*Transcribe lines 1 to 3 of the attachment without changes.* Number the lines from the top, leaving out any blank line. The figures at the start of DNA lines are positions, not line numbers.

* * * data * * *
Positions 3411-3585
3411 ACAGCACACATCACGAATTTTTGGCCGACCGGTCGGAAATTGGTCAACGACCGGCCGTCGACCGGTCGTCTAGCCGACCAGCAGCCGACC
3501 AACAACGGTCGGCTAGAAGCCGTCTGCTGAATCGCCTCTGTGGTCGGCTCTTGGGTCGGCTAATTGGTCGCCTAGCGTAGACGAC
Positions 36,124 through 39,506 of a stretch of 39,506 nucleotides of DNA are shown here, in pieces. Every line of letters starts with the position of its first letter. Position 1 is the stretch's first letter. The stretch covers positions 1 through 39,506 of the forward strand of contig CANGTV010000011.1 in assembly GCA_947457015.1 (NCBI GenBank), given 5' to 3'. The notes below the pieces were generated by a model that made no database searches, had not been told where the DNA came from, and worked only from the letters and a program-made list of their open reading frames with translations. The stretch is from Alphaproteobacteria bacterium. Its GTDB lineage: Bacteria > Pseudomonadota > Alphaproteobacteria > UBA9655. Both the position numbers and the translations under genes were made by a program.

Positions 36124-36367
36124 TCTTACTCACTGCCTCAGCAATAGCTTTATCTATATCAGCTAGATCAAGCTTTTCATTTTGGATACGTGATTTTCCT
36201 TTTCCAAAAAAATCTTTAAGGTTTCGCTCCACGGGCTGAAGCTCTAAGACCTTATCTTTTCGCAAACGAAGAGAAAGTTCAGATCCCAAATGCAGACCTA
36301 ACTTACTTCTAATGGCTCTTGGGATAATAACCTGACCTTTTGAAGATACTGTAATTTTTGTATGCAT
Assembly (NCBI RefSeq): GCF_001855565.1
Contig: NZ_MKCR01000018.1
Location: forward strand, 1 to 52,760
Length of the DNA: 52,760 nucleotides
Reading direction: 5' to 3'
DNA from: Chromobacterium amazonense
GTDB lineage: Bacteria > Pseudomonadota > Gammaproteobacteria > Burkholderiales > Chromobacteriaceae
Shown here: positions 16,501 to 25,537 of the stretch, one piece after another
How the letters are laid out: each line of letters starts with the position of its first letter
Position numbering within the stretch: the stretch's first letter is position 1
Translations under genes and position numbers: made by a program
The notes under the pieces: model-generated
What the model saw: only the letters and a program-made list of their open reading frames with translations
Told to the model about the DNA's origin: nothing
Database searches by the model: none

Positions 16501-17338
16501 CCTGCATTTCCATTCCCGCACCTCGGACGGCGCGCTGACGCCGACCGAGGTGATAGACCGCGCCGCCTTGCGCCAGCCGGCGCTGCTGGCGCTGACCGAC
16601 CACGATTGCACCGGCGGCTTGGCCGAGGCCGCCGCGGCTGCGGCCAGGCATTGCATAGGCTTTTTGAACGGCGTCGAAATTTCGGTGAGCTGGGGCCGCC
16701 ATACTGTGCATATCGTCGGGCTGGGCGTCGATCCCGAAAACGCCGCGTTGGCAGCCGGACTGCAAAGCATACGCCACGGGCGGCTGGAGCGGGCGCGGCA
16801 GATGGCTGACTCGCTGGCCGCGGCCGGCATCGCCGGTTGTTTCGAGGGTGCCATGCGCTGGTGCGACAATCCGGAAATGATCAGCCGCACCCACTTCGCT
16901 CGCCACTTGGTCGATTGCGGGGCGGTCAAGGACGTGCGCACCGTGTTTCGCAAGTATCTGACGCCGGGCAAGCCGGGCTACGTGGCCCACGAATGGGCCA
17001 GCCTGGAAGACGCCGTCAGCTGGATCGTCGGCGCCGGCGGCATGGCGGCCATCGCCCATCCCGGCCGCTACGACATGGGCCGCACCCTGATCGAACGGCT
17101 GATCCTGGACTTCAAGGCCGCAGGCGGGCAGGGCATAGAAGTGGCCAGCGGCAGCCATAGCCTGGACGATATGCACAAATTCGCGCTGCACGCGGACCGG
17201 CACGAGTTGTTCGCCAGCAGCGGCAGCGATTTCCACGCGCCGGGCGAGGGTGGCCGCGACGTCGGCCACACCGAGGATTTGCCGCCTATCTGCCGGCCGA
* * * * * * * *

Positions 3411-3585
3411 ACAGCACACATCACGAATTTTTGGCCGACCGGTCGGAAATTGGTCAACGACCGGCCGTCGACCGGTCGTCTAGCCGACCAGCAGCCGACC
3501 AACAACGGTCGGCTAGAAGCCGTCTGCTGAATCGCCTCTGTGGTCGGCTCTTGGGTCGGCTAATTGGTCGCCTAGCGTAGACGAC